If you are like me and read labels, you see that certified organic does not necessarily mean quality. Many of the certified organic foods contain all kind of fillers like soy, corn, etc, but little of the things they were originally made of. Some pet foods even contain chemicals, which are not allowed for human consumption.
Totally Organics has never been certified for the above reasons. Our ingredients are just real foods, not fillers and have been certified organic since 10 years.
Though, two of our original suppliers choose to not renew their certification. They still grow according to the national organic standards. I know their commitment to leave the soil, air, water, plant life, animals and people healthier with their farming practices. It’s a way of life for them.
So, now there came this call and the gentleman ask why we
Changed our name to TOP’s Parrot Food and also changed two ingredients to ‘just’ ecological and sustainable grown ones. Everybody can say that, without a certification.
And yes, he is right. But we sometimes have to make choices and just trust. I have several companies I am buying from. I researched them and do trust them, even if they are not certified.
So I can only say, Totally Organics, now TOP’s Parrot Food has never been certified, we have used only the best, highest quality, organic ingredients and will keep doing so,
Even if some are not certified anymore.

Gudrun

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From Totally Organics to TOP’s Parrot Food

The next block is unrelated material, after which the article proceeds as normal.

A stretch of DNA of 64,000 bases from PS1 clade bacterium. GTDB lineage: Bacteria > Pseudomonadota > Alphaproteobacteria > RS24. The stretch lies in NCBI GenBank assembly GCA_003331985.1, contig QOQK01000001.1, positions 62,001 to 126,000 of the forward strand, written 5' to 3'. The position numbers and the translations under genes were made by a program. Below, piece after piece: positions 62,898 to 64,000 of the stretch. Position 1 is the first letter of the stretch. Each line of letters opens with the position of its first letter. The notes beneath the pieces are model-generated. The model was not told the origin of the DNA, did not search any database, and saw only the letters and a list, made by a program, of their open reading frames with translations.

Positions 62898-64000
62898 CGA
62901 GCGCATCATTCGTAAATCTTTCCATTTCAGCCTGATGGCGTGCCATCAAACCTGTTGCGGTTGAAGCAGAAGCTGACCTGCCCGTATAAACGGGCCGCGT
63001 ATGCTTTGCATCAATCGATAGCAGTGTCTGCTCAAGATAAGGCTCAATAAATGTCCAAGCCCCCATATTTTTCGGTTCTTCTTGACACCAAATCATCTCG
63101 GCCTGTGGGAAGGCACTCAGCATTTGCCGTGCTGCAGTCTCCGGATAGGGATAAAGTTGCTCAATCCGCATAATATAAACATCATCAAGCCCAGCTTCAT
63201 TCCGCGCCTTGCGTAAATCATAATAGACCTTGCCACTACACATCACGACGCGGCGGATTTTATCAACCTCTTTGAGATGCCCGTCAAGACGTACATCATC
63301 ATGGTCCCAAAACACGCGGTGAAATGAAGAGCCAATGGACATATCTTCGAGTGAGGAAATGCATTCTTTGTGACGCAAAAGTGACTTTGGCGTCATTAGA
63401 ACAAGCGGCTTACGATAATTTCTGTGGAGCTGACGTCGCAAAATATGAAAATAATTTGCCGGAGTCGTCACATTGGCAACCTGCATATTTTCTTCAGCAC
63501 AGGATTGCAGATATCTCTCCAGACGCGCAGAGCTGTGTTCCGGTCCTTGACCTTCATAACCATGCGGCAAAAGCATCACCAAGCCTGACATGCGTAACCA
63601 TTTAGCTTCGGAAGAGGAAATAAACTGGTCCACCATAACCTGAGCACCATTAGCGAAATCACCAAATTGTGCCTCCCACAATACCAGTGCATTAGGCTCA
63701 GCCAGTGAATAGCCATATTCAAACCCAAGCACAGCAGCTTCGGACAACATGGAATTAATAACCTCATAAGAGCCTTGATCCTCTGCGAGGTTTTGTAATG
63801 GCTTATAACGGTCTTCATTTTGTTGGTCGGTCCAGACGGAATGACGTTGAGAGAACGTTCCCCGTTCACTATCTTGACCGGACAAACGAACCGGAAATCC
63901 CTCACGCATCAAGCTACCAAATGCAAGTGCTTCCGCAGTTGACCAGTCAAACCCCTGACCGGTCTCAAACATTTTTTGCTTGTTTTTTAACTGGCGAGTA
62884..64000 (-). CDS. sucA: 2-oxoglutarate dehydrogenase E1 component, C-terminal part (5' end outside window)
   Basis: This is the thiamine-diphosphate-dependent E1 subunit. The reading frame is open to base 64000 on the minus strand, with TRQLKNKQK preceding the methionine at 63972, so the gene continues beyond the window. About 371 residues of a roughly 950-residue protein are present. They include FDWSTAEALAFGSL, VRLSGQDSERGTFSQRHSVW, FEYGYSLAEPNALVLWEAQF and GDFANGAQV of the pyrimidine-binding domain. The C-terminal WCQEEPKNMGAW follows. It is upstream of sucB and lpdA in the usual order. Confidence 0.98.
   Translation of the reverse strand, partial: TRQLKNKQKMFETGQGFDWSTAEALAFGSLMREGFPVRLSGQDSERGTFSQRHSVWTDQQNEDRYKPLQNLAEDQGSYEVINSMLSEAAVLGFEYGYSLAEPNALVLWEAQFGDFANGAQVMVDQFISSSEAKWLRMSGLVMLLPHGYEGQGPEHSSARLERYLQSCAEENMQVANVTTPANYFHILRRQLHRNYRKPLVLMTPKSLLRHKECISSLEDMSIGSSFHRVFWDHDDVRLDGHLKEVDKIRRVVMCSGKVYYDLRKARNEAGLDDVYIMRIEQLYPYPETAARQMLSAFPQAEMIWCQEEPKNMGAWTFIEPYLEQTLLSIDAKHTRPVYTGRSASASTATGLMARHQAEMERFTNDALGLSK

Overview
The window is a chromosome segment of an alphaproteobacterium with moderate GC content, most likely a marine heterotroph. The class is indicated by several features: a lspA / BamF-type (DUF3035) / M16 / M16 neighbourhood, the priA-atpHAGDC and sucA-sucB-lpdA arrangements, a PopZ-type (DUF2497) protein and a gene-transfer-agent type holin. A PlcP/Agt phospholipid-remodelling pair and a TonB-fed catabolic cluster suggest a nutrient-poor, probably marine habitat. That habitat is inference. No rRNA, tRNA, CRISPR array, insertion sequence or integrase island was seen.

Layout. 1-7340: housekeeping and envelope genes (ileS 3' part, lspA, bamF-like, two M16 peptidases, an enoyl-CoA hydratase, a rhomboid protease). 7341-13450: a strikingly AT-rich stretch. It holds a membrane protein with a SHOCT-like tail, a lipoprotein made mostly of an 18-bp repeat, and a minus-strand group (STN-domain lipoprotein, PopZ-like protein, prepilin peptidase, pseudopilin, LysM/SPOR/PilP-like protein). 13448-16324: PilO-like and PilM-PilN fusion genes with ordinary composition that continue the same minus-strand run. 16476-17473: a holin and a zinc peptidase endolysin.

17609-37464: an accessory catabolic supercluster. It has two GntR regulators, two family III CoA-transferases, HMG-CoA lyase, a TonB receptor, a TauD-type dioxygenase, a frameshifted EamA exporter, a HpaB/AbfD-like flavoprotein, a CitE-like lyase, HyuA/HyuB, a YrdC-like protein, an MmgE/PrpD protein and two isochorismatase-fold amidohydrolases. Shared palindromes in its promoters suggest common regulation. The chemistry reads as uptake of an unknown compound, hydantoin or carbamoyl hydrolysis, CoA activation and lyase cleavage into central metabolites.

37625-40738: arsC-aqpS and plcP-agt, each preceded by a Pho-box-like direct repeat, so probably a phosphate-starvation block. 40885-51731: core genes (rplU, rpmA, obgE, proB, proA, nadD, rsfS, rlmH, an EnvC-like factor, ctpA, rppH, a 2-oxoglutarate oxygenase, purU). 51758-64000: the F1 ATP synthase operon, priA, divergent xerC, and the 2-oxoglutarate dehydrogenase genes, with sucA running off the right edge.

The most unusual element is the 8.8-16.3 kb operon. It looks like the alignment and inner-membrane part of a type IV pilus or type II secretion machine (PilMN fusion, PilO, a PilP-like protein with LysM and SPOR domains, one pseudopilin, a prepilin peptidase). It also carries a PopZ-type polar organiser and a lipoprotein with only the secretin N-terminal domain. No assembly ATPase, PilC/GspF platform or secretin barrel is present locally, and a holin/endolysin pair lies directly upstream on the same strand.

posted by admin @ 13:03 PM
May 7, 2014

TOP pellets and veggies

 

 

2003 Totally Organics was created to produce the best

nutritious, natural parrot food on the market. We started out with

organic, human grade ingredients. Producing pet food, we had to take the human grade off our labels. Now we are at a point where we

have to take the word ‘organic’ out of our name or go through a costly certification which would force us to increase the prices considerably.

So we chose to change Totally Organics to ‘TOP’s Parrot Food’.

Our mission is still to produce the best, healthiest and natural

parrot food on the market. The ingredients are still organic, even with two of our suppliers not being certified anymore. TOP’s is GMO free, soy free, corn free, wheat free and nut free food for you parrot.

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Organic 50 years ago and now

posted by Gudrun @ 13:18 PM
April 16, 2014

parrot food

 

When I grow up we ate everything organic. Though, it wasn’t called organic. It was just what we grew on our little farm. We did not have the money to buy chemical fertilizer.

Fast forward 20 years or so and our water was not save to drink anymore, because of the overuse of fertilizer from the big farms.

At the same time the first “organic” produce started to show upin little health food stores. And I decided for the sake of the environment, the water, the air and this beautiful planet to do my part and to buy and eat as much organic products as I could. It became a way of life.

 

There were times when it was not easy. E.g. when I lived in this little town in the cascades. Though, about 15 years ago I started to see more and more people becoming conscious about the poisoning in our food and start to grow and eat organic produce.  With this development there came money to be made and bigger corporations became interested in organic. Over the last 10 years the certification became more difficult; while at the same time organic became fuzzier.